Today, in this epoch “of transit”, often, for the people who don’t know me in person, I still am what I possess. By the end of the next decade, for those who won’t know me in person, I will be what I will purchase online, what I use, what I reach and what I share /comment.
The option of term purchase, typical of intangible services “on line“, “on demand“, “streaming“, “in cloud“, adopts the main characteristics of web: it is fast, participatory, social, it doesn’t require personal contact, it is delocalized, it can be anonymous. All characteristics amply deepened in the previous articles dedicated to the “new web 2.0.”
To sum up, “I choose what to purchase and when to proceed with it, I don’t stock, I don’t possess, I don’t preserve more than I need.”
The new digital devices, especially the tablets, are the real protagonists of this change. They are determining the global spread of this new model of mass consumption.
The tablets are more “friendly” than the Personal Computers: they are easy to turn on, easy to turn off, in an instant they allow you to access the services without using a desk, they have a good autonomy, they are able to memorize your own passwords accessing both internet, through a browser, and APP, or better, applications expressly saved.
The tablets are not the only type of available tools, a wide range of mobile devices, each of it characterized by specific characteristics (dimensions, weight, video, price), allows each of us to be frequently connected online.
The study made by Deloitte named “State of the Media Democracy” underlines the increasing purchase and use of tablets, despite the economic crisis, paying particular attention to the other devices as well, such as “Laptop” and “smart phone”, also very popular .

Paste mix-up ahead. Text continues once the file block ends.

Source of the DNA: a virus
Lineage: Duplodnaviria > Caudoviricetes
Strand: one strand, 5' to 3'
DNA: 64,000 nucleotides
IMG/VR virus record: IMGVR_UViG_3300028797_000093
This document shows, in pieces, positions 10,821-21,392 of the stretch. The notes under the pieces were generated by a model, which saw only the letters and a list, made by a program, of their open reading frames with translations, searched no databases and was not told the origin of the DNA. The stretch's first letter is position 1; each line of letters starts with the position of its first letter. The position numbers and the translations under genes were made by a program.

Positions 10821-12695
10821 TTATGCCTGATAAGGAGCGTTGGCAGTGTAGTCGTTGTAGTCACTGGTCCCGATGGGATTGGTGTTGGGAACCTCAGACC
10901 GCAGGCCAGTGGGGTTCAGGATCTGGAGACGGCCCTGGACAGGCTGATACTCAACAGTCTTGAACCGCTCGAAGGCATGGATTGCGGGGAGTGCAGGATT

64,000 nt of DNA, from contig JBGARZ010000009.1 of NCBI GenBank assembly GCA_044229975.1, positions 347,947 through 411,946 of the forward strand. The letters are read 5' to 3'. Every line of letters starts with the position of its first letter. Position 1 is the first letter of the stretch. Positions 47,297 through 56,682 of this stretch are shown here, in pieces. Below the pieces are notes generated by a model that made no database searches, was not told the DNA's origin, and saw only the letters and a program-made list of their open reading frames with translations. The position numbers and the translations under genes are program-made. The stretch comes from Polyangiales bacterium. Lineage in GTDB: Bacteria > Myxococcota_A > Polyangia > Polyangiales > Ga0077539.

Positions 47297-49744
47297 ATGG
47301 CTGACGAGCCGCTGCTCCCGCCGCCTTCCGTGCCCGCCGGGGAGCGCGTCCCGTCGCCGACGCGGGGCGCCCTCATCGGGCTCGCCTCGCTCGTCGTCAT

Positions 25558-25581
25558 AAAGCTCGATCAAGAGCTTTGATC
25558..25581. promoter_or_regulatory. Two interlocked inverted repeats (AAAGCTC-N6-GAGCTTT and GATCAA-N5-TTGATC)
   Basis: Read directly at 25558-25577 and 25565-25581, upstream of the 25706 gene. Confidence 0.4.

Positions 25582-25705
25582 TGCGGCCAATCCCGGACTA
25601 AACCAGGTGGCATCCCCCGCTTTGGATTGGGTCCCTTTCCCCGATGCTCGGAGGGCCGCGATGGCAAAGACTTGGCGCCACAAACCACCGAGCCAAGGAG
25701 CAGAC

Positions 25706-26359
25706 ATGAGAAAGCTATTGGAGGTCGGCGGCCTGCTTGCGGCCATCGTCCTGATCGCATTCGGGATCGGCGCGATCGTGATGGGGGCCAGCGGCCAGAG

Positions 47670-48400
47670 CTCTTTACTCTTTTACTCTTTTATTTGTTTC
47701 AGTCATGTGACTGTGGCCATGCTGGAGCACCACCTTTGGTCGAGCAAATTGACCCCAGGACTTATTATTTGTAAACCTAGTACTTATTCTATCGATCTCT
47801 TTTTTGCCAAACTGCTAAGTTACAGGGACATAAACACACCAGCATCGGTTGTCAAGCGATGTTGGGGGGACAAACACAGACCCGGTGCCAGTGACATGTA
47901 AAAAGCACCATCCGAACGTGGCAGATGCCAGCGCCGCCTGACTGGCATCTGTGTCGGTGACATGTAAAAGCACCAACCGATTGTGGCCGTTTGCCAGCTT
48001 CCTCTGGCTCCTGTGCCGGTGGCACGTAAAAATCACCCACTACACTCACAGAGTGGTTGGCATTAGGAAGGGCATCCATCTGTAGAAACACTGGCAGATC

The previous model of consumption is in full crisis, everyday thousands of shops close, the consumers don’t buy anymore and they even lose interest in buying, yet, as Deloitte’s study indicates, the consumption crisis doesn’t concern at all the mobile devices with the internet access, which, by the way, is in very fast growth in Italy in 2014 as well. Along with this, increases the number of people able to navigate from a device to another (tablet, smart phone, PC) depending on the situations, which strengthens even more the initial hypothesis and that is the one of the user who is becoming more and more expert and aware of what internet means.
The infographic proposed in this study sustains that 44% of Italians possess one of the followings: a laptop, a tablet or a smart phone, fact that gives him/her the possibility to be connected to internet all day long, in a targeted manner, based on the personal needs of each individual.
Deloitte goes further coining the term of “Digital omnivores” with the purpose of identifying that typology of users who are often connected to internet, hungry of contents, information, social contacts and so on…
To summarize, once again web, through its “smart” tools, positions itself in areas where the “real world” turns out insufficient. The user not only has a smaller economic availability but also a shorter time available and therefore he uses more (online) tools to search for opinions, to compare the prices, to choose, to suggest, to buy in a down market even by means of new contractual forms.
The “old style” consumers are decreasing and the “digital omnivores” are increasing. They are fast, comparative, schizophrenic, never completely satisfied, with a strong tendency towards saving and free on line.
The all while the previous social model, based on the consumption on the spot and the physical possession of the goods, has evidently overcome its peak only to follow a steep descent whose distribution seems to adopt an all-Gaussian tendency.
What if the GNP, the gross national product, will be calculated in the future through the number of online transactions made by its citizens? The statistics of Google Analytics on our transactions would govern our deficit and our spread.
Maybe there is a reason to be concerned about or maybe not.

WorldTwoDotZero